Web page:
FIRST, it is common ground that Grygorcewicz was insured at the time of the accident. As a result, Grygorcewicz’s vehicles would not meet the definition of “uninsured motor vehicle”, which means that the damages caused by Grygorcewicz to Brambila would not be covered by the insurance regulations of the insurance companies.

The denial of responsibility is not a denial of coverage; the two concepts are clearly separated. A prospective tortfeasor’s denial of liability does not have the same effect as a denial of coverage and that, in the absence of a denial of coverage from the insurer, a denial of liability by the prospective tortfeasor was insufficient to make UM benefits available. Because Grygorcewicz was insured at the time of the accident and his insurer did not deny coverage, Grygorcewicz’s estate denial of liability is in itself insufficient to make Grygorcewicz an uninsured motorist.

SECOND, the policies only provided that the Great West would pay sums that Brambila “legally has the right to recover as compensatory damages” from an uninsured motorist. The Illinois Supreme Court has ruled that “the correct interpretation of the words” legally entitled to recover “means that the plaintiff must be able to prove the parts of her claim that are necessary to give her the right to recourse for damages.” [Allstate Insurance Co. v. Elkins, 77 Ill.2d 384, 390 (1979)] “Legal right to recovery” means that the insured must be able to determine errors on the part of the uninsured motorist that give rise to damages and prove the extent of these damages.

In order to prove his claim for negligence against Grygorcewicz, Brambila would need to prove that Grygorcewicz’s breach of a duty of care towards him was the nearest cause of his injuries. But a defense of God claiming that the victim’s injuries were caused by an unpredictable event beyond the control of human intervention to prevent it eliminates this causal element and absolves the alleged tortfeasor from liability.

In the event that Grygorcewicz’s estate establishes that the accident was caused by an “act of God” beyond Grygorcewicz’s control and is not found liable for Brambila’s damages, Brambila would not have been able to prove his negligence claim and would not have a “legal right to recover from Grygorcewicz any damages”. Furthermore, if Brambila does not have a legal right to recover any damages from Grygorcewicz’s estate, Great West would not be liable to grant UM benefits to Brambila for the accident in question. insurer no obligation to its insured.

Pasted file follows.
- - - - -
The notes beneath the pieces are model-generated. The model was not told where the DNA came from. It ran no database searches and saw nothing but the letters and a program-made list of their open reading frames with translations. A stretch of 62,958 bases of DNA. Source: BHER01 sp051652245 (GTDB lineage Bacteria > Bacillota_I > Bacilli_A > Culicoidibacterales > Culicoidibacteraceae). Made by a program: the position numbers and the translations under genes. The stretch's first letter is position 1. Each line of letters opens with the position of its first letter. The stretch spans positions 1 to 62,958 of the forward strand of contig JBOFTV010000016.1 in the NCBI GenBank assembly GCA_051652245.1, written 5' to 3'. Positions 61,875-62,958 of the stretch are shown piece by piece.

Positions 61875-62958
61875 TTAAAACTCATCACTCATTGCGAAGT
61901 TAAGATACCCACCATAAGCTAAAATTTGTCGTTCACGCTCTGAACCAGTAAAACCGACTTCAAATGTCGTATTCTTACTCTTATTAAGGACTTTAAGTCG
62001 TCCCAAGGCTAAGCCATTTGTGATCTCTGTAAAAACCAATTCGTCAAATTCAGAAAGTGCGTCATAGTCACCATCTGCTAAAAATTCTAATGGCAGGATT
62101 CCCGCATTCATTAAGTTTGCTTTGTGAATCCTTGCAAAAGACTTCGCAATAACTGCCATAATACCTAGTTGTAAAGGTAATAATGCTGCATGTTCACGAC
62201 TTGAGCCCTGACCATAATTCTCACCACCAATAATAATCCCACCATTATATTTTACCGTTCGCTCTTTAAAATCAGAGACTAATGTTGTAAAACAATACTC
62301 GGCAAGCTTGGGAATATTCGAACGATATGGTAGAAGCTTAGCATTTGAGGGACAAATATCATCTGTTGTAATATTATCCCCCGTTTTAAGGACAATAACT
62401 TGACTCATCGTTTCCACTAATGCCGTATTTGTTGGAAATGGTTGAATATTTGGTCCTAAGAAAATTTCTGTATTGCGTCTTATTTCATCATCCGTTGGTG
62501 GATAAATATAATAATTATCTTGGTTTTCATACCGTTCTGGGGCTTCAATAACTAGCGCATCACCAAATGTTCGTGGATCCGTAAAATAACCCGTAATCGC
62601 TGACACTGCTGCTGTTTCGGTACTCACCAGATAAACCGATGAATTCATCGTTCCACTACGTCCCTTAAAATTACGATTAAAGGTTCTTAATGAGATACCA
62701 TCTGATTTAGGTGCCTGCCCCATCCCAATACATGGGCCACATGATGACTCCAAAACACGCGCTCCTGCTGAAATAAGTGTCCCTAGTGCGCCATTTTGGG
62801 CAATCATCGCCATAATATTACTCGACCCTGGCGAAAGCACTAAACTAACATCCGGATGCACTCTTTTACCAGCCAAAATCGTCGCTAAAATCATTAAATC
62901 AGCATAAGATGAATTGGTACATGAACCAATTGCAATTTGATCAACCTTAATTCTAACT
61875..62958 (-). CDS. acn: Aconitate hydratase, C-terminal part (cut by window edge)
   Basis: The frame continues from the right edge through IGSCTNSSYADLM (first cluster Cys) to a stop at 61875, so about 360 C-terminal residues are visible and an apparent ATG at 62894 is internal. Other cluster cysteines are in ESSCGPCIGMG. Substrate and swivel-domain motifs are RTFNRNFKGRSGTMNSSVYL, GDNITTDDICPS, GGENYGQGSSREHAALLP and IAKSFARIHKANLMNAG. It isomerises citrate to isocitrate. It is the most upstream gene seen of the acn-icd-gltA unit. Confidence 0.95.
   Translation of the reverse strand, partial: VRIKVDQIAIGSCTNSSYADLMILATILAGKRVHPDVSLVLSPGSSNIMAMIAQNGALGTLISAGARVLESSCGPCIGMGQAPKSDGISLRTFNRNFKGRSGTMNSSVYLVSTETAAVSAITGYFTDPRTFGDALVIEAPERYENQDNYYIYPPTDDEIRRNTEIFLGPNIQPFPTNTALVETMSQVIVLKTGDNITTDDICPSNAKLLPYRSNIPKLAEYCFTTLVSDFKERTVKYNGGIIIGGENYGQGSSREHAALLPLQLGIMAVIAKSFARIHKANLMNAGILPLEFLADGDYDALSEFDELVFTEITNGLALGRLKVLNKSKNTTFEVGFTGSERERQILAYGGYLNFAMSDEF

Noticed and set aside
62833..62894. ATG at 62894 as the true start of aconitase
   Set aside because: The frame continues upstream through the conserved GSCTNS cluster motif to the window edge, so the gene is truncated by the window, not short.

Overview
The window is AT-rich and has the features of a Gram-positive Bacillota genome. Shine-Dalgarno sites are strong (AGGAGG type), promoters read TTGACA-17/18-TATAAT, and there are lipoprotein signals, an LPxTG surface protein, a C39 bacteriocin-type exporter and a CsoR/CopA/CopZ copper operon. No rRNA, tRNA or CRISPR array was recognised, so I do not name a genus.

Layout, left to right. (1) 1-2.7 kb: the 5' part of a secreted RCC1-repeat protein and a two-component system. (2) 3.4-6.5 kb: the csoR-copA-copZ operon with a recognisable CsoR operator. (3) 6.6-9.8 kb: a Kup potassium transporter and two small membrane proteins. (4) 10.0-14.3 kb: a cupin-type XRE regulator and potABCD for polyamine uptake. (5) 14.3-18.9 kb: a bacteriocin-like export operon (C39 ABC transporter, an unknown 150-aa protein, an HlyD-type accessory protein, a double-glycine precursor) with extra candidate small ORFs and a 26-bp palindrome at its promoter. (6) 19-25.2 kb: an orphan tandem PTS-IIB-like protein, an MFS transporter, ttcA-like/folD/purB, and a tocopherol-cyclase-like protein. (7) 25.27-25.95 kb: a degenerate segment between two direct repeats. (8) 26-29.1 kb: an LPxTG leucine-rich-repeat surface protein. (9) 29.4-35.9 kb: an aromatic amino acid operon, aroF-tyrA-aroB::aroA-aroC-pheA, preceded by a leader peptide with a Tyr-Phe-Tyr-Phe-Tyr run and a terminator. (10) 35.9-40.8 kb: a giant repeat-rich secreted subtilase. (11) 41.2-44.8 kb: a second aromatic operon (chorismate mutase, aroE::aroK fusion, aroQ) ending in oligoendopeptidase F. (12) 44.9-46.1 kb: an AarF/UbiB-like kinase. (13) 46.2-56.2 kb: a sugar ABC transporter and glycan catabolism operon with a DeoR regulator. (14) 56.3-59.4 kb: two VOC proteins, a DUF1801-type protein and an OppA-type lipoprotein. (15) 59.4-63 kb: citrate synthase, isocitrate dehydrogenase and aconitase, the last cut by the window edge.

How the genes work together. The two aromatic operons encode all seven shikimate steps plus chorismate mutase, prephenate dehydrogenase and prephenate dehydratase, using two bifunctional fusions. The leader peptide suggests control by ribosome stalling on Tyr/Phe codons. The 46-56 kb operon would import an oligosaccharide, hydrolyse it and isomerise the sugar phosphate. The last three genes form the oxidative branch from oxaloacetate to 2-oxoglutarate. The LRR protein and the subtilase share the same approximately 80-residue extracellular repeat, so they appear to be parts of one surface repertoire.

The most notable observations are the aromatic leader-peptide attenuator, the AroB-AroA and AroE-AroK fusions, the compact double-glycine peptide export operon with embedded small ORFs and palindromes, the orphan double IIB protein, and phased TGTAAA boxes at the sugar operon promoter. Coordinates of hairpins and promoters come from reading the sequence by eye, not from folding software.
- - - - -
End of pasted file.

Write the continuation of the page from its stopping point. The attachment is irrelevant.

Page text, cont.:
The only obstacle for Brambila to recover from Grygorcewicz’s legacy would be the lack of responsibility, and responsibility is a requirement for UM coverage to be available.

Since Grygorcewicz’s denial of liability does not have the effect of making Grygorcewicz an uninsured motorist for UM coverage, the district court’s decision to grant Great West’s claim for summary judgment was upheld.

In order to recover under an uninsured or underinsured motorist cover, the insured must prove two things: (1) that the responsible party caused the damage through negligence and (2) that the responsible party was uninsured or underinsured. In this case, the alleged liable party was insured and was not liable for the damages. It is a no-win situation for the plaintiff Brambila who was brought before an insured who is alleged to be a responsible party who does not claim any liability because he was not negligent and he was insured. A waste of trial time.


(c) 2022 Barry Zalma & ClaimSchool, Inc.

Barry Zalma, Esq., CFE, now limits his internship to the position of insurance consultant specializing in insurance coverage, insurance claims handling, insurance bad faith and insurance fraud almost equally for insurers and policyholders. He practiced law in California for more than 44 years as a lawyer for insurance coverage and claims management and more than 54 years in the insurance industry. He is available at http://www.zalma.com and zalma@zalma.com.